He traced her features in the silver light of the moon that spilled through window. He licked his lips and took a deep breath before kissing her gently. “I won’t leave you,” he promised very softly, ignoring the way his voice shook. He picked Lucky up and carried her out of the room and back to where the other children slept, returning a few minutes later. Ginny was still sleeping, and he ran a trembling hand through his hair. He was about to take the chair before the hearth when Ginny let out a low, frightened moan. She started moving restlessly, panting, and Draco approached her bedside warily. She was still asleep.

“Draco,” she whimpered, and Draco flinched, remembering what Lucky had said. She was dreaming of him, even if she didn’t remember him when she was awake.

“I’m here,” he said softly, taking her hand. She held onto him tightly, and Draco sat on the edge of the bed, stroking her arm soothingly. He was afraid she’d wake up, but she slept on, though a few minutes later, she started to cry softly.

Draco crawled onto the bed beside her, pulling her into his arms, even if he knew she’d kill him when she woke up, because he couldn’t stand to leave her that way. She instinctively snuggled closer to him, her head resting on his shoulder, and he tightened his arms around her. Her breathing slowly calmed and she slept peacefully in his arms, and Draco smiled wryly. He didn’t sleep for a long time, just lay there while her familiar scent wrapped around him and her soft breathing brushed the hollow of his throat.

He finally fell asleep sometime near dawn, leaning his head back against the headboard, his arms still holding her against his chest. His was a weak, dreamless sleep.

Ginny awoke a short while after the sun came up, her eyes flying open as if she’d been slapped. She sucked in a huge breath and let it out slowly, her entire body trembling. For a moment, her mind was blank, and then she remembered. Everything.

With a soft whimper, she squeezed her eyes shut, her breathing becoming ragged. “Oh, god, Draco,” she mumbled, before realizing that she was cradled in his arms. For a few moments, she stayed very still, listening to his breathing and his heart beating, his arms warm and safe around her. Then, slowly, she lifted her head so she could see his face. His head was resting back against the headboard, exposing his throat to her, and it made him seem very vulnerable. There were purple circles of exhaustion on his face, and his lips were slightly parted.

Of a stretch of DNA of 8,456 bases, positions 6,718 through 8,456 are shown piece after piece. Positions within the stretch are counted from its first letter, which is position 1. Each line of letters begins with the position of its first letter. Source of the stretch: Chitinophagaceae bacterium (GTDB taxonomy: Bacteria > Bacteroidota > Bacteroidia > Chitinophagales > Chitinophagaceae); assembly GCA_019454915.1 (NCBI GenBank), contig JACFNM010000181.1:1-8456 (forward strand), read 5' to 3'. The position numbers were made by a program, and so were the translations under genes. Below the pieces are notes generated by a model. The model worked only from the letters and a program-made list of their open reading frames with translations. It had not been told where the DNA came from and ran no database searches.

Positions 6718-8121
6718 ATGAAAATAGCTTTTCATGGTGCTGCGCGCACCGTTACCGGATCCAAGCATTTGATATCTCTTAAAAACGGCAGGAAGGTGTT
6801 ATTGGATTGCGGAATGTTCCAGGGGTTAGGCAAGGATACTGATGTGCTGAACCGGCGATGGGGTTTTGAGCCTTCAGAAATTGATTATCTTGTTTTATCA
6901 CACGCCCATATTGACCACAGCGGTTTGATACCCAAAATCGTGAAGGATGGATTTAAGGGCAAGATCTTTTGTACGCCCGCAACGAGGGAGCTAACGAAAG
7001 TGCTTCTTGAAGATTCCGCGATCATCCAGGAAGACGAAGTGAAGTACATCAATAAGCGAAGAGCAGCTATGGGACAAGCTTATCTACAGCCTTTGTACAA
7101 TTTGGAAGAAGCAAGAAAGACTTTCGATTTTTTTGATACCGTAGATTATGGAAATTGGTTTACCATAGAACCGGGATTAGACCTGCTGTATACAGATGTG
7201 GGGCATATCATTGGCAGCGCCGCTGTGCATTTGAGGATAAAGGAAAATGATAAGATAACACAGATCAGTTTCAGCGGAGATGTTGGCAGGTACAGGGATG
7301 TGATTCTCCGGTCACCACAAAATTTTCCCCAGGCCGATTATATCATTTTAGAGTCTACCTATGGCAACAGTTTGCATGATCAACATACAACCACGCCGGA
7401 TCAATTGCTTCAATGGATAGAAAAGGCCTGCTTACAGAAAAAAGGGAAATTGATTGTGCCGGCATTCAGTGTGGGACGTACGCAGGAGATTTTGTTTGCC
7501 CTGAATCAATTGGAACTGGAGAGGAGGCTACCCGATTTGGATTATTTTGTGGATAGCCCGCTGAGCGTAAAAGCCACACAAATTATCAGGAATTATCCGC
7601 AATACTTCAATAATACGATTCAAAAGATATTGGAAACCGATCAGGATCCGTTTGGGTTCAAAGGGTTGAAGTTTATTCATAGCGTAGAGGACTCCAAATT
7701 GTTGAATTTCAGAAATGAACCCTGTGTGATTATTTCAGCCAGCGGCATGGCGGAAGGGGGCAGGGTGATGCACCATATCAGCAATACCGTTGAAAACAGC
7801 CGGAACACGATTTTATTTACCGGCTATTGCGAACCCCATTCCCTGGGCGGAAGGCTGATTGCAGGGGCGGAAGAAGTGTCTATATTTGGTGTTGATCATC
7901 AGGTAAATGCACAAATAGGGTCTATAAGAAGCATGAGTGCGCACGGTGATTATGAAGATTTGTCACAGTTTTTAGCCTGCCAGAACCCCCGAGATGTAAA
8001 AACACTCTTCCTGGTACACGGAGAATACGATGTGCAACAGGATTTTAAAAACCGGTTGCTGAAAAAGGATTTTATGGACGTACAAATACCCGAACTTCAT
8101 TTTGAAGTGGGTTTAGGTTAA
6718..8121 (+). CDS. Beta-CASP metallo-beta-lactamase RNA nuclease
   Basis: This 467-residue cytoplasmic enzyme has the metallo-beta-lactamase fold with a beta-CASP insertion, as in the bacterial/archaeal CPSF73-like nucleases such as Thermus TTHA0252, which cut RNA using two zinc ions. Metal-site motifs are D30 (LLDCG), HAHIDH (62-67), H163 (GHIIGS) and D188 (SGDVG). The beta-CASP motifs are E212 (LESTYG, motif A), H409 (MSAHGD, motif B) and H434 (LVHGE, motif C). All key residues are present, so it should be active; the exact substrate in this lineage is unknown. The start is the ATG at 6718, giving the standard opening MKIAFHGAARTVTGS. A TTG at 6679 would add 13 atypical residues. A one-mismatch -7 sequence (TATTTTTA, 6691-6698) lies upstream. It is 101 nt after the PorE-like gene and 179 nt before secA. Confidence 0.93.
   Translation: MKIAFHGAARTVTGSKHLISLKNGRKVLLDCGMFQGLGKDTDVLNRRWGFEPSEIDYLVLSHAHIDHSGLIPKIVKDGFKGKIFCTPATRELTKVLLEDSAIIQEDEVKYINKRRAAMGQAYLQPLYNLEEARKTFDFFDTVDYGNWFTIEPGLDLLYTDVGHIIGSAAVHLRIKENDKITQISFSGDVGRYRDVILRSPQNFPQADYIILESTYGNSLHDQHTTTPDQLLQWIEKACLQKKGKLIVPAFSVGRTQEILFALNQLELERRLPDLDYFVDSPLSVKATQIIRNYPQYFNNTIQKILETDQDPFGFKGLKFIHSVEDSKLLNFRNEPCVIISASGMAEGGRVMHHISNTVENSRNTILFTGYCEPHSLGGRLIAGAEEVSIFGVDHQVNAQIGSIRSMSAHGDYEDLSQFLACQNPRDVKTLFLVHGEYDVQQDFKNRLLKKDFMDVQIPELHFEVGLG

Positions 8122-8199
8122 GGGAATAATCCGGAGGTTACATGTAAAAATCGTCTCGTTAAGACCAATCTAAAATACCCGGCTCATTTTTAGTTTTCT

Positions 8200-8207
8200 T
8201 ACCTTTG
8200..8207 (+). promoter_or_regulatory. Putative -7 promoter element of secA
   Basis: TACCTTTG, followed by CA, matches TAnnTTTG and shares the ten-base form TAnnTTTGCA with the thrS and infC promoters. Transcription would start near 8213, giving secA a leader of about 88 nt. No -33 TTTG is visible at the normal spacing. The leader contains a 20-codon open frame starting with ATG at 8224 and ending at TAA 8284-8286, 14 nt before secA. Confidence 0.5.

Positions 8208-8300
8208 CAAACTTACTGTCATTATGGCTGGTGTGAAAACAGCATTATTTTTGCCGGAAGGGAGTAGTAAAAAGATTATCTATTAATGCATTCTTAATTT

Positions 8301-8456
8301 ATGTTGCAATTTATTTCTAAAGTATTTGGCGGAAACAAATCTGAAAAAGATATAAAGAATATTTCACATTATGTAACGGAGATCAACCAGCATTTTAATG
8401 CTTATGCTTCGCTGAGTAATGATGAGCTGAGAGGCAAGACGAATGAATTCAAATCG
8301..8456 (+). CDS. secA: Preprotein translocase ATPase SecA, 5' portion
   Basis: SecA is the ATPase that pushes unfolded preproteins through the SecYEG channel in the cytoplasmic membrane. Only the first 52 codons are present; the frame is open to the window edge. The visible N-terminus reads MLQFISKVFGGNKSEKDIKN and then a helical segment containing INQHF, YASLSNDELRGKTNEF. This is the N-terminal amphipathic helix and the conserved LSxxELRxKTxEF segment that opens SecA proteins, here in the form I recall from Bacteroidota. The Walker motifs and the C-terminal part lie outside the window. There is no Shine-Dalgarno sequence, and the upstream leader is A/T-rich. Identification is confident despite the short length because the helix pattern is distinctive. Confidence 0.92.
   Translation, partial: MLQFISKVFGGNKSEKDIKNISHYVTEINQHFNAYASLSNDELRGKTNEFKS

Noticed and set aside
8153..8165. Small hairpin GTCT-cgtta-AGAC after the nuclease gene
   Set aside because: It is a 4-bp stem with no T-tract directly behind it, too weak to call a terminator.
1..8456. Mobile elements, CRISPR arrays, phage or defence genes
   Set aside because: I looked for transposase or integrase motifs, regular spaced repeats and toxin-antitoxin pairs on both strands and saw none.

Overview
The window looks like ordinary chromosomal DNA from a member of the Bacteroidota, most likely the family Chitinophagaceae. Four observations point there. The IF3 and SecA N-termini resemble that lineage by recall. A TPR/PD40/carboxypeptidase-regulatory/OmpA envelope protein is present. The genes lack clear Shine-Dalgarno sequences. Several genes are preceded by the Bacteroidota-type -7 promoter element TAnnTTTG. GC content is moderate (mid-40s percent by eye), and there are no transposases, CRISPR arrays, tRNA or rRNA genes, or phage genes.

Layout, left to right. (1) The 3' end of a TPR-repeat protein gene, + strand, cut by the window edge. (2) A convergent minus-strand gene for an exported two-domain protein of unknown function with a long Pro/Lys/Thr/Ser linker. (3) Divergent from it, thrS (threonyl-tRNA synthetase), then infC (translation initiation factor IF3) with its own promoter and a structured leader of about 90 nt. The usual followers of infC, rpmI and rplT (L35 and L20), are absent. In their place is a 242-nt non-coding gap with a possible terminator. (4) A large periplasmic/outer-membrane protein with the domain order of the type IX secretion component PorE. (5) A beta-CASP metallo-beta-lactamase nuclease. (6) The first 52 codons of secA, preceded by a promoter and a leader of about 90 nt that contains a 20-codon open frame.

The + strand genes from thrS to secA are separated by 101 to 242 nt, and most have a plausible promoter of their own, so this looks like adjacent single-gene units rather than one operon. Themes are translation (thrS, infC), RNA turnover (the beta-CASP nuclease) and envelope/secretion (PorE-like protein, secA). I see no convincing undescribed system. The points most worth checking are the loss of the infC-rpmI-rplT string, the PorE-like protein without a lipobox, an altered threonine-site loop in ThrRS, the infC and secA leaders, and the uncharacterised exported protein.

When Ginny started moving, Draco was so tired that he didn’t even wake, and she shifted until she was straddling his waist, facing him. She picked up one of his hands and laced her fingers with his, biting her lip as she inspected his face. She didn’t want to wake him just yet.

She pressed her other hand to his chest, and then slid it upwards carefully, softly, until she could feel his pulse beating at his throat. “Draco,” she called very quietly. She brought his hand to her lips and kissed his palm. “Draco, wake up.”

He didn’t so much as move, and Ginny leaned up, pressing a soft kiss where his jaw met his neck. He shifted a little underneath her, his breath faltering a tiny bit, and Ginny smiled gently, leaning up higher and kissing the place where his cheekbone met his ear, still holding one of his hands in hers, her other hand still over his heart. “Wake up,” she whispered again. “C’mon, I’ll be your best friend.” She smiled through a sudden rush of tears that nearly blinded her, and Draco’s eyes fluttered a tiny bit, his hand tightening around hers.

She pressed her parted lips against his then, her tongue tracing them coaxingly as he slowly woke up, his hand tightening around her waist as he began kissing her back, his eyes, when they opened, still dark and cloudy with sleep. His tongue stroked hers lazily before he pressed a few light kisses to her cheek and temple.